When I was growing up in the 1950's children disabled by polio were visible and not uncommon, even in the UK. One of my neighbours was affected. Since then, I have helped raise the funds needed to tackle polio and have personally immunised children in Africa. I am excited that now the world is on the cusp of eradicating this virulent and disabling disease. This September, Nigeria was removed from the list of polio-epidemic countries and now the disease remains endemic in only two countries, Afghanistan and Pakistan.
The hard-won battle to eradicate polio once and for all is within our grasp but we can't relax yet. We must, maintain and accelerate our efforts. So it is heartening to see Commonwealth countries, including the UK, coming together this weekend at the Commonwealth Heads of Government meeting in Malta to review the results achieved to date and call for renewed global support.
The Commonwealth has historically been at the forefront of work to eradicate polio - previously declaring their joint collaboration to eliminate the disease in Perth Australia in 2011. Since the statement of support four years ago there has been exceptional progress. For the first time, all countries on the African continent have gone a year without a single case of wild polio and India and the South East Asia region have been declared polio free.
The news from Nigeria is truly remarkable. No case of wild polio virus has been reported in the country since 24 July 2014 -and laboratory data has confirmed a full 12 months have passed without any new cases. To put this in perspective, in 2012 Nigeria accounted for more than half of all polio cases worldwide.
The breakthrough in Nigeria is the result of a concerted effort by all levels of government, civil society, religious leaders and tens of thousands of dedicated health workers, often Polio survivors themselves. More than 200,000 volunteers across the country repeatedly immunised more than 45million children under the age of five years to ensure that no child would suffer from this paralysing disease.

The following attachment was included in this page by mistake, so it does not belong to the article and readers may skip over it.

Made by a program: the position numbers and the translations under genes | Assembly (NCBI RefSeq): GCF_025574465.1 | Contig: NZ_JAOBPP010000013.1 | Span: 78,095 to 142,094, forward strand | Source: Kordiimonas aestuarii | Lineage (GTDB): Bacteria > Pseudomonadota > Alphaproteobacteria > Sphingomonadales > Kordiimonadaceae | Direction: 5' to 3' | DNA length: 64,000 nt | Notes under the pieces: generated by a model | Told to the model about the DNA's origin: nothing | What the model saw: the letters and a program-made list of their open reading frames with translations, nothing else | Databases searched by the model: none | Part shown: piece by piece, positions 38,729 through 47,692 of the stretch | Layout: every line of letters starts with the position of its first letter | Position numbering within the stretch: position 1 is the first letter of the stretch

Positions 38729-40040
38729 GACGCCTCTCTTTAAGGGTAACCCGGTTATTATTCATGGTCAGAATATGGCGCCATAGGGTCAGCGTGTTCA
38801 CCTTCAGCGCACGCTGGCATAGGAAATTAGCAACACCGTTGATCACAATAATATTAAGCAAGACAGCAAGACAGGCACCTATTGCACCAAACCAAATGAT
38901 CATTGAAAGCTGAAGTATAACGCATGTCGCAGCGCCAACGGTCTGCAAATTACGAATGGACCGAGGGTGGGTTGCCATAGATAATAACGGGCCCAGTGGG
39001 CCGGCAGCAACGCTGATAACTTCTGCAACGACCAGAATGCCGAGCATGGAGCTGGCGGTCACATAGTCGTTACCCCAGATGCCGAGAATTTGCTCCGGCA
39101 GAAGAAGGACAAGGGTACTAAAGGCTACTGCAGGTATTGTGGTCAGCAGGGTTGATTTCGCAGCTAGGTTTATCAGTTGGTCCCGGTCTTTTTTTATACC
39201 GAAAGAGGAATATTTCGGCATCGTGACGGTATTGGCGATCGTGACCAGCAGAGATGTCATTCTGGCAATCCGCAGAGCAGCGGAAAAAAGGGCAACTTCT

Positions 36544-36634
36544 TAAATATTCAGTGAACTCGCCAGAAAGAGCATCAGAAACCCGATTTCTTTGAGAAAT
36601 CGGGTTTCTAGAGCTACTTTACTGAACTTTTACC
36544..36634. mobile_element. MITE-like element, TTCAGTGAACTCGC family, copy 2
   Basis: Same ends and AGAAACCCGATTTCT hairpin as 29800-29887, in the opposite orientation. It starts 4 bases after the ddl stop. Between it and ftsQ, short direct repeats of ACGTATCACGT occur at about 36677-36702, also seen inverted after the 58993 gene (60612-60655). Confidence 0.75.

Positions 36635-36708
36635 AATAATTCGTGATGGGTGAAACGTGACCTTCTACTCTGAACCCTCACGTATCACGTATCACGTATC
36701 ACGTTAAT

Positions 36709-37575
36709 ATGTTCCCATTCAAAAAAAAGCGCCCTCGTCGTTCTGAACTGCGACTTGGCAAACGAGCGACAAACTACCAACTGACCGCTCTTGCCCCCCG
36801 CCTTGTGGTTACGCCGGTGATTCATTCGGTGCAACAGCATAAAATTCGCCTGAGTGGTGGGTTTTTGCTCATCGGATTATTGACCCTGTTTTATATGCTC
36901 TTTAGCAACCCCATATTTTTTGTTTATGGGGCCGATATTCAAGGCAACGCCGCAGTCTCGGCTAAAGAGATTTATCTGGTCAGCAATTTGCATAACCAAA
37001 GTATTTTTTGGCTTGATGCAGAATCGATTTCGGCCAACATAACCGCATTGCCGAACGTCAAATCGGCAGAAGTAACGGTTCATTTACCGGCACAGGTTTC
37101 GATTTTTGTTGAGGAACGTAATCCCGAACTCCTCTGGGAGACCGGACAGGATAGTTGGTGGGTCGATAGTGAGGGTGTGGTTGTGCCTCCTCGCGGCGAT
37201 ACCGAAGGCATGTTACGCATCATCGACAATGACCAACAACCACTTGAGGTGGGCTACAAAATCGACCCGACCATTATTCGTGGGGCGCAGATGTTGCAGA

Mother of three, Karima Ushman, is one of them. Working in Katsina in northern Nigeria, she peddles her tricycle with her hands house-to-house to administer the Oral Polio Vaccine (OPV) to children under the age of five.
"No one used to go house to house giving OPV when I was small. That is why I got Polio. Most people get convinced easily when they see me and realise what the Polio Virus can do. But there are some who are totally non-compliant due to the spread of misinformation and myths and don't even come to the door to talk to me. I don't give up. I get off on my tricycle and walk on my hands and go inside their houses to talk to them. I will not rest till every parent agrees to get their child vaccinated."
Eradicating polio will be one of the greatest achievements in human history and will have a positive impact on global health for generations to come. In 1998 there were 350,000 cases of polio in the world and in 2014, only 359. Never before in the history of polio have there been so few children in so few countries with this virus, but we need to get to zero cases. Until all children everywhere are consistently and routinely immunised against polio, children will still be in danger. We have to work to ensure there is not a single child unvaccinated anywhere until polio is completely eradicated.
Until then continued political and financial commitment from all countries - including the UK - remains critical, especially since the Global Polio Eradication Initiative faces a funding gap of $1.5 billion in its strategic plan for 2016 - 2019. Leaders at the Commonwealth Heads of Government meeting are expected to pledge new funding, which will be vital in helping the world to eradicate this deadly virus for good.
In a world short of good news stories, we have one almost in our grasp. It is essential that we get there - and ensure that Polio is no longer a part of anyone's childhood anywhere in the world.